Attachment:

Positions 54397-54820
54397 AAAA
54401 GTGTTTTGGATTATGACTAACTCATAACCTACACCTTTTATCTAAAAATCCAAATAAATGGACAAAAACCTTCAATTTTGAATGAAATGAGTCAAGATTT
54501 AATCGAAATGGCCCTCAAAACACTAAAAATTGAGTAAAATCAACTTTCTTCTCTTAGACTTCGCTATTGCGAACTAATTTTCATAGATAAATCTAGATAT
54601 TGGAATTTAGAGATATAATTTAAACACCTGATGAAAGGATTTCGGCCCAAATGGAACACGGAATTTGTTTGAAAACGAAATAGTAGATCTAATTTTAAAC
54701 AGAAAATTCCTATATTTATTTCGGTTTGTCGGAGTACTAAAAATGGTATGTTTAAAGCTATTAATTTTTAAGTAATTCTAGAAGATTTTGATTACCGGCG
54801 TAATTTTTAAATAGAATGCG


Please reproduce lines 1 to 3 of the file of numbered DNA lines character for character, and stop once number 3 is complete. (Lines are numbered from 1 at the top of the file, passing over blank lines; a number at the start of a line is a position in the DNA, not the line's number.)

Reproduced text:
Positions 54397-54820
54397 AAAA
54401 GTGTTTTGGATTATGACTAACTCATAACCTACACCTTTTATCTAAAAATCCAAATAAATGGACAAAAACCTTCAATTTTGAATGAAATGAGTCAAGATTT